5. We do, however, pay them for jobs that are above and beyond. As an example, last weekend the boys bagged 21 bags of leaves and they got paid for it. It wasn’t a financial windfall, but it was most definitely more than their usual chore responsibilities.
6. Just as they get paid occasionally for doing things above and beyond, our oldest has also earned money doing small jobs for the neighbors – pet sitting, plant watering and power washing. It’s taught him a few things: 1) responsibility, people are depending upon him to do a job; 2) pride, if he does it well, he just might get hired again; and, 3) money management skills, by learning to budget and save for the things he wants to purchase with that money.
7. Recently, we decided to take our money management lessons a step further by allowing our 13-year-old to open his own checking account on his birthday. Right now, the account is in our name with him as a co-signer. At 16, it will become his, but because he’s still considered a minor we will have access to the account. At 18, he’s on his own. We wanted him to have some limited security with the freedom to make purchasing decisions. We’ve made it clear that any “oopsies,” like overdraft charges, are his responsibility. Better to have him blow through $100 at age 13 than $1,000 at age 23. We’ll be teaching him how to keep a ledger the old-fashioned way, then keep track via an online program like Quicken. It should be a fun experiment, we’ll keep you posted.
8. At some point in the next few years, we’ll also encourage our oldest to take out a small loan and then be responsible for paying it back so he understands that borrowed money isn’t free. Scott’s parents did this with him and he still talks about what a great learning experience it was for him. It’s never too early to create positive credit.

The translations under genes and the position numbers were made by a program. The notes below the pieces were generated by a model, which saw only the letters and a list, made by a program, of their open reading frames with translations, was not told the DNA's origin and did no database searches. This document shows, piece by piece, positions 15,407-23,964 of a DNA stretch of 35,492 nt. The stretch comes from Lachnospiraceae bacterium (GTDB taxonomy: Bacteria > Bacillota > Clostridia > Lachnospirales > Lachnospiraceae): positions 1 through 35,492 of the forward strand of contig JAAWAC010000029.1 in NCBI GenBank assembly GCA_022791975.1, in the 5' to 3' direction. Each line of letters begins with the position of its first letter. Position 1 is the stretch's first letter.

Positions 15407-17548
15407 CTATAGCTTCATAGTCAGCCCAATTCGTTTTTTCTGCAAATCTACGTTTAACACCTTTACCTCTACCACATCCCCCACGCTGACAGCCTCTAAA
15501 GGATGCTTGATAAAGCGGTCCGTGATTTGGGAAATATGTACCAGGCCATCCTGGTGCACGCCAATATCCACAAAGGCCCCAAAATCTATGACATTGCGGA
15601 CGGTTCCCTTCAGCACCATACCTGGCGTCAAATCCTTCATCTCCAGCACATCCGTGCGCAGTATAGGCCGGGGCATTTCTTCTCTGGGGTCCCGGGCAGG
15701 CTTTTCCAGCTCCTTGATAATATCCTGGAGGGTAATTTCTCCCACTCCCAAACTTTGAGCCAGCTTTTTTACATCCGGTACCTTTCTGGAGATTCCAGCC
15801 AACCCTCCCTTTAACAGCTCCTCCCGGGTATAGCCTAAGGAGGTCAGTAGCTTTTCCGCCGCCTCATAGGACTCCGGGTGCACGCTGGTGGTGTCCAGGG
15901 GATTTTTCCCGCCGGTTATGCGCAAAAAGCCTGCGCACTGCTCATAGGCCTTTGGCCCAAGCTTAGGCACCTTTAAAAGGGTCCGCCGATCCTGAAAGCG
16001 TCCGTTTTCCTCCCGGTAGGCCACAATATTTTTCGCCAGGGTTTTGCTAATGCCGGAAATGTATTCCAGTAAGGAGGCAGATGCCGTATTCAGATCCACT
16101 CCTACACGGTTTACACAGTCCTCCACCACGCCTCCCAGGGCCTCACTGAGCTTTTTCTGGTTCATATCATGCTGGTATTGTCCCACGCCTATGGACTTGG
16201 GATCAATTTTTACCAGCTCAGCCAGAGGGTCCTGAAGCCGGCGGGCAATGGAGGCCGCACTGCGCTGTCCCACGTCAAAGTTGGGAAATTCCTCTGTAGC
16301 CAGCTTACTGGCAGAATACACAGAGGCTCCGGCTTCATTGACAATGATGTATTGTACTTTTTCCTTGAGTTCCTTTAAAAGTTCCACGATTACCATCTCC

9. Learn to say YES to your kids when it comes to financial decisions. Several years ago, we had a family reunion and to offset the cost, we hosted a family auction. Relatives brought sentimental belongings, store-bought things and hand-crafted items and we put them all on the auction block. Will decided he HAD to have a pink inflatable crayon. I mean, wouldn’t you? The bidding finally ended at $27 and he won. He was so proud. Until five minutes later when his sister poked a hole in it and he saw his $27 evaporate. We came home, had him dig $27 out of his savings jar and then hand it over to the auction to fulfill his obligation. We decided not to bail him out. That’s a lesson he’s never forgotten. We still joke about the $27 pink crayon. That’s a love and logic lesson at its finest.
10. Equally important? Learn to say NO. You are, after all, the parent. In our house, a fifth grader doesn’t need a smart phone or a TV in his room or a $100 pair of basketball shoes. Those are all derivatives of our family philosophy. Yours may be different, but whatever it is, be consistent. And be the adult.
I suspect that as our children get older, we’ll adapt and change when cell phones, cars, boyfriends/girlfriends and after-school jobs/activities enter the picture. So, any of you parents of older kids? Chime in! My ears, they are a listening.